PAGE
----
Come Out Of Hiding
Wise Leadership Is A Gift With Some Assembly Required
by Eric Elkin
It’s embarrassing to admit, but I have been avoiding the news lately. Like a child closing their eyes hoping the bad things will go away, I've been hiding. It’s almost like, if I just pretend everything is good, it will be good. At the moment, it is not working.
The chaos coming out of the White House these days is too much to bear. Leadership by impulse without a core ideological direction is unsettling. Both political parties seem to be split internally and offer little hope of a solution. There appears to be no counterbalance to the checks and balances system of government I was taught to trust. The fluctuation of the Stock Market suggests the financial world is feeling the same level of insecurity.
When these moments in my life happen, I turn to the world of sports. It is my hiding place. Nothing is more mindless than listening to a conversation about the best team in the league. Or, who is going to be this year’s most valuable player? Then there is the conversation without any end; who is the greatest of all time?
Avoidance through sports can only last so long. After Thanksgiving, our congregation brought food to a homeless tent encampment on a cold winter day. It was embarrassing to admit, but I could not tell you one fact about their plight. However, I could tell you who was leading the league in rushing and exactly why Kirk Cousins, the $84 million quarterback for the Minnesota Vikings, is being treated unfairly.
Religion can offer the same kind of getaway as sports. Communities of faith can choose to focus on “happy” thoughts, instead of the social gospel. As the pastor, I can decide to take the path of least resistance just to keep everyone in a positive mood. (I should note here, there is an equal danger of becoming so political that the gospel is lost in the preaching.)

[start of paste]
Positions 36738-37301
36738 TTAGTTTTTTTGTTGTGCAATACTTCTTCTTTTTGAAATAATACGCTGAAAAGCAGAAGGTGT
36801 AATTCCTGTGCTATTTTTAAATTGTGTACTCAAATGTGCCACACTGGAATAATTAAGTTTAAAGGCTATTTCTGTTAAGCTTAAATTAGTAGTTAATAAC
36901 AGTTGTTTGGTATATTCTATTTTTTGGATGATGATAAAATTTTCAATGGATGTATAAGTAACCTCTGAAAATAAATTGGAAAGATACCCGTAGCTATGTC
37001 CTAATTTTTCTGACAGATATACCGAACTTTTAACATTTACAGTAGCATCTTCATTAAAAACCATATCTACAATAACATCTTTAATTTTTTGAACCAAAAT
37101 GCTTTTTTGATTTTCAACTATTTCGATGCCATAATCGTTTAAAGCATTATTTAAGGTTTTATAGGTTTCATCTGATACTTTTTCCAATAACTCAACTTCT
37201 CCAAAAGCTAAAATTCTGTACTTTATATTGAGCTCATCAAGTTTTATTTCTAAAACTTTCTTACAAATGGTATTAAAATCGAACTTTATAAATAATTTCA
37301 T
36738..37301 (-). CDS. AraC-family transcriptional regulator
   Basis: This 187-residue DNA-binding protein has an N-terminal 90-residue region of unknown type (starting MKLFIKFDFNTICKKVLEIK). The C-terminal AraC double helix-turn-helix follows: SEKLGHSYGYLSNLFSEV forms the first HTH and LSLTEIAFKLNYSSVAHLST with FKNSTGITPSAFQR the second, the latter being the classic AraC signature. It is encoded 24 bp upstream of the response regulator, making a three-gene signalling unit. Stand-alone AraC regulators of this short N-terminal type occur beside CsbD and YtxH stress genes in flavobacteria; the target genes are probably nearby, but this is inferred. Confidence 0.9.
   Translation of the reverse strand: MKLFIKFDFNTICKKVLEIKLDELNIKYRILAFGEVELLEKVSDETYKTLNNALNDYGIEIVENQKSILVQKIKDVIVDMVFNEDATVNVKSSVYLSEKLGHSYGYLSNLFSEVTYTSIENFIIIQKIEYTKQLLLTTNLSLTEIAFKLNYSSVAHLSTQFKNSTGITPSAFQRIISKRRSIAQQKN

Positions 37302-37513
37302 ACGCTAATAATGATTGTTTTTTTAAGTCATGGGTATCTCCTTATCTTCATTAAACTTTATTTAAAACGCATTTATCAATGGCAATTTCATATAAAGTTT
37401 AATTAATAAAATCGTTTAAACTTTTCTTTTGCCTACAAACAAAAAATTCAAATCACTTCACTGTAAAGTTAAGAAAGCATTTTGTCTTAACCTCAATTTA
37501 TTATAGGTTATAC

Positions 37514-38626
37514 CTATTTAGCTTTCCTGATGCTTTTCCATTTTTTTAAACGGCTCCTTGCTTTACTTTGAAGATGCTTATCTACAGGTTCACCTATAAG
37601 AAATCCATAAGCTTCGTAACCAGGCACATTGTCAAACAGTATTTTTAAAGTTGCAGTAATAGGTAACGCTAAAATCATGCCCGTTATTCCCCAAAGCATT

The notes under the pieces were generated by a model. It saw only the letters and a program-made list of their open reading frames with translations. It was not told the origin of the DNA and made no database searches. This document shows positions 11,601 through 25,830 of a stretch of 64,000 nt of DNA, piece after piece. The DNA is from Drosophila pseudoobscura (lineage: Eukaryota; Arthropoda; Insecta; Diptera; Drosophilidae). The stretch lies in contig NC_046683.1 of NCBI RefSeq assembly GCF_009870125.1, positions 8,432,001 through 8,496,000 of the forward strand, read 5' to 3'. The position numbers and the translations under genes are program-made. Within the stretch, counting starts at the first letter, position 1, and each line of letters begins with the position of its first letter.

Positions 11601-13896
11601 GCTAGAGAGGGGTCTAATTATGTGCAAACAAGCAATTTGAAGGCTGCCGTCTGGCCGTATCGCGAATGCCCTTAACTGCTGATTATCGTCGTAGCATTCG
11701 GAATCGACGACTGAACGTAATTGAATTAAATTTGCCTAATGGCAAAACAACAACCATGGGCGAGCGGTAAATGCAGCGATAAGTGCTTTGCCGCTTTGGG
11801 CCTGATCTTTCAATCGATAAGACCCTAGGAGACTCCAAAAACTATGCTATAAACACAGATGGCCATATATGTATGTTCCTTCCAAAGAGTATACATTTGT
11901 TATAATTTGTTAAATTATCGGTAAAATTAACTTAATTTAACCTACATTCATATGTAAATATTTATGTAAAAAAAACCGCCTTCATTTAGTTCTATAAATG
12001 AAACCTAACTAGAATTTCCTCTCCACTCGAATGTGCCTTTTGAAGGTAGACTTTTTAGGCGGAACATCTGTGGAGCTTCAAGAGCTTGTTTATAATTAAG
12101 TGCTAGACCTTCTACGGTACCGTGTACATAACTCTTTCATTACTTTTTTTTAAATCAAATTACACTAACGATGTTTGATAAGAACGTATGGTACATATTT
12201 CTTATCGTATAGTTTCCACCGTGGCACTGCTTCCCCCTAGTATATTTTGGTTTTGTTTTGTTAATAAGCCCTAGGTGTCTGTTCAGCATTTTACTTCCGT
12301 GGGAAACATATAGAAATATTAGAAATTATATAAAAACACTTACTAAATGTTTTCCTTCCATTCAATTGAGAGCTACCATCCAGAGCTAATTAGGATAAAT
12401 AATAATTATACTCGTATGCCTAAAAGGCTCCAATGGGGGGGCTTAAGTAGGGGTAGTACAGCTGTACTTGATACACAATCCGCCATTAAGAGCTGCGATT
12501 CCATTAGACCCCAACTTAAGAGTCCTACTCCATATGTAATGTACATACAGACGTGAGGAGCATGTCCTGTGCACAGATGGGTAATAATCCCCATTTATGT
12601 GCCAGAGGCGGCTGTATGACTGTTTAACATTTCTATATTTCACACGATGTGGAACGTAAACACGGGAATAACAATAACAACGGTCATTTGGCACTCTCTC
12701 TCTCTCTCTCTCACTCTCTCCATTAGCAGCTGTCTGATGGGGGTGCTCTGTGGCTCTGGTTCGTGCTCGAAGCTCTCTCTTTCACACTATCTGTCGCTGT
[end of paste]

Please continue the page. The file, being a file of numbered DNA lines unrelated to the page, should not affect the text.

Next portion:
When a community of faith gets too comfortable avoiding the concerns of the political world, a reading like Psalm 72 happens to land in your lap. The psalm reminds us to pray for and expect the wise rule of our leaders. Wise leadership is not some ambiguous matter left to be determined by talk show hosts. The psalm spells it out. It involves true justice; prosperity for all; care for the poor, the weak and the needy. Most of all, wise rule must provide freedom from oppression.
There are two voices I hear emerging out of Psalm 72. The first is the obvious one, the answer to every children’s sermon, Jesus. This child, born in a manger, will teach by example what wise rule looks like in the real world. The second voice is the Preamble of the Constitution of the United States of America. “We the people in order to form a more perfect union will establish justice, insure domestic tranquility and promote general welfare…to ourselves and our posterity.”
Wise leadership is a gift, but it comes with some assembly required. The psalmist lets us know, it demands the prayers of the people. It also requires the people to hold the leadership accountable to the principles laid out by God. Unfortunately, there is no place to hide. If we want good government, we need to come out of hiding to make it happen.
Click to read Psalm 72: 1-14
How have you been receiving political news lately?
Have you found yourself hiding? If so, where do you hide?
If you have not been hiding, how are you engaging the world?
How can the love of Christ inform your own sense of justice?